Fairest of them all
- How Bhaktapur became one of Nepal’s tidiest towns
Jul 31, 2014-
Three young girls in their college uniforms wander inside the premises of Bhaktapur Durbar Square on a recent afternoon. It’s a bright sunny day, and the three companions are sharing a bottle of soft drink. One of the girls takes the last gulp of the beverage, and she casually toss away the empty plastic bottle. The trio walks away, engrossed in conversation.
Meanwhile, a middle-aged man watches them from afar. Now he slowly walks towards the empty bottle, picks it up, and drops it in a bin he is carrying. Meet Kancha Gora, a 45-year-old employee at Bhaktapur Municipality. For the last 13 years, Gora has been picking the wastes discarded by the people visiting the Bhaktapur Durbar Square. In fact, there are four persons like Gora deployed by the municipality to make sure the historical palace compound remains spick and span.
Going to the Bhaktapur Durbar Square area, it’s hard to see any filth littering the streets--an unavoidable sight in other parts of Kathmandu valley. In fact, among the three cites in the valley-- Kathmandu, Lalitpur and Kritipur-- Bhaktapur is considered the cleanest. Because of its preservation efforts of this cultural city, Unesco honoured it with the Honorable Mention for the Asia-Pacific region in (1998-1999).
Motivated to make the area one of the cleanest in the valley, Ram Mani Bhattarai, executive officer of Bhaktapur Municipality, says he is doing his best. “Since the place is culturally and architecturally rich, we are doing our best to keep it clean,” says Bhattarai. The Municipality has allocated roughly 55 million for sanitation for this fiscal year. In the previous fiscal year, the Municipality had spent around Rs 50 million on sanitation. At present, the municipality employs 161 workers for sanitation in all 17 wards of which 57 are being deployed in a contract basis.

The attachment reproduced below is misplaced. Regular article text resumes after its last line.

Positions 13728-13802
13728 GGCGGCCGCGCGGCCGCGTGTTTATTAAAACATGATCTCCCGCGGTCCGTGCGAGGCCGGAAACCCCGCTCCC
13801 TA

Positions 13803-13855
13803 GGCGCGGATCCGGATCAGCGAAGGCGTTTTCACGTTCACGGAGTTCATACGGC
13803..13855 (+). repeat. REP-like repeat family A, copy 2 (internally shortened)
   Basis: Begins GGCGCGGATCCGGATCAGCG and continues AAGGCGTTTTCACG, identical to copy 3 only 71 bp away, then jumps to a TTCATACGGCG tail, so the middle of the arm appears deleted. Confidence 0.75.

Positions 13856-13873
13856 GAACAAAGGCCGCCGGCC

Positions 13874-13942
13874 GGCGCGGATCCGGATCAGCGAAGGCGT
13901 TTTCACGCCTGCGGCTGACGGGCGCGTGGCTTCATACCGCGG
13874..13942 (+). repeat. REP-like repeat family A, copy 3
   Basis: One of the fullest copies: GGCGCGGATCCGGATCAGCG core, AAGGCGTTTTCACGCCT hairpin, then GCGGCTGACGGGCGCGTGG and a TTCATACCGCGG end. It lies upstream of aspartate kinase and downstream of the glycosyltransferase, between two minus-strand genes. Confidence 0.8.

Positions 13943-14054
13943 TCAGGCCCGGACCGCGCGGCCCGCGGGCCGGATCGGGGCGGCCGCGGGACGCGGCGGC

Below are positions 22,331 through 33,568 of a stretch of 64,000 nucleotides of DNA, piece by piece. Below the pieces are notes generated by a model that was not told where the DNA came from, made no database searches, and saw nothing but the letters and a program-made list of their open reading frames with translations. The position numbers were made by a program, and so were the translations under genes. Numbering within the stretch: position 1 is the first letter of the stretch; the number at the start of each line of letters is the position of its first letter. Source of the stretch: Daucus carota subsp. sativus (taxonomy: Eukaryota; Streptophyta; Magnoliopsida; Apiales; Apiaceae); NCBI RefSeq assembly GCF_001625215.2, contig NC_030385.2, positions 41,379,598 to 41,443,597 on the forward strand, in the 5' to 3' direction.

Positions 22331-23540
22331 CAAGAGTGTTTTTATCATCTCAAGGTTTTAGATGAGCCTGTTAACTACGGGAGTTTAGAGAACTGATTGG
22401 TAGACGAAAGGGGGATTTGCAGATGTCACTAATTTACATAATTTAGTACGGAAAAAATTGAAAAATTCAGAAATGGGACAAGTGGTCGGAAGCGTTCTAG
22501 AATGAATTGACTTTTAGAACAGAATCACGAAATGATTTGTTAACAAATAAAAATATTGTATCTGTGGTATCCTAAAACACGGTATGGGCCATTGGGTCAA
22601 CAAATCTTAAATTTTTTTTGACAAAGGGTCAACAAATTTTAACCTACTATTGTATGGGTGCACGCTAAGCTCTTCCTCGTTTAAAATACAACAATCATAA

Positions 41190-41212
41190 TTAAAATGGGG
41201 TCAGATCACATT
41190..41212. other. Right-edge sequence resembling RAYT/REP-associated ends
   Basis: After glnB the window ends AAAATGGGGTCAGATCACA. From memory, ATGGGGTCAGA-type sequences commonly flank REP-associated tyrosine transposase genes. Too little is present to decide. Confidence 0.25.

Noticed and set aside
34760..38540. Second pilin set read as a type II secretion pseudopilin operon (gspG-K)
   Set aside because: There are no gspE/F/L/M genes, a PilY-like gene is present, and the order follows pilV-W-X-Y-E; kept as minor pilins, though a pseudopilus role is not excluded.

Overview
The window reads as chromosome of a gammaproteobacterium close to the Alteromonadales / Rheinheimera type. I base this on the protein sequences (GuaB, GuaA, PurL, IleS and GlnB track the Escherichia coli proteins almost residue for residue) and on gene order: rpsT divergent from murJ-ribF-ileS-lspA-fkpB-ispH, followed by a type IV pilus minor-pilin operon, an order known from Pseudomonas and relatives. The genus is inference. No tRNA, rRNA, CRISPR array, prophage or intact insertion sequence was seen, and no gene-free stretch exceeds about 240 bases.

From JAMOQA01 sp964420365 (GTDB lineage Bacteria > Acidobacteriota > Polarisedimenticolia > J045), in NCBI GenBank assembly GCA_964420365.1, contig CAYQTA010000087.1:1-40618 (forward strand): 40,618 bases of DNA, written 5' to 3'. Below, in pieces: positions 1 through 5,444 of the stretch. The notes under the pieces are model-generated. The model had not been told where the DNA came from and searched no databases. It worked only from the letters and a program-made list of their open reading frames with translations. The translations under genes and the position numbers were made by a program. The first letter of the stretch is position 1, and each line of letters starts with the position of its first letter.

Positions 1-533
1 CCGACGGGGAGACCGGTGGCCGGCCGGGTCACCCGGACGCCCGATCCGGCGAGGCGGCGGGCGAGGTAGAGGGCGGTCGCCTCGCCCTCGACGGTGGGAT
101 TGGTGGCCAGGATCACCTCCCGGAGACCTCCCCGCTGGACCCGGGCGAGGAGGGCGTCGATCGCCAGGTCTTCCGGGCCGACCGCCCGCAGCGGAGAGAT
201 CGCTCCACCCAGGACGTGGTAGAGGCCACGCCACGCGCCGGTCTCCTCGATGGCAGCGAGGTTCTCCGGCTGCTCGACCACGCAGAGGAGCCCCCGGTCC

This year, Bhaktapur Municipality was declared the third cleanest among 130 municipalities by the Ministry of Urban Development on the World Environment Day. Hetuda and Dharan municipalities took the first and second position.
To keep the spirit of this living heritage alive and clean, especially with regards to the Bhaktapur Durbar Square and the Taumadhi Square areas, the municipality sends sanitation workers in three different shifts, according to Dilip Kumar Suweal, the city-inspector of the municipality.
The municipality also deploys two ward-inspectors, whose work is to keep a watch over the sweepers and garbage collectors in all the wards. The morning shift starts at six and last until eleven, and the day shift lasts from one to five. The municipality has been deploying 57 sanitation workers on a contractual basis, while there are over 100 workers who walk around with bins.
“It is the locals who throw the garbage around, tourists don’t litter much. But people are becoming more aware now, a lot of them use dustbins,” says Gora.
According to Suweal the municipality gathers 26 tonnes of garbage everyday, but lacks a permanent dumping site. While the municipality is already working on separating the garbage into degradable and non-degradable, this is only limited to ward no 13 and the municipality plans to extend this to all the 17 wards soon.
Published: 01-08-2014 09:36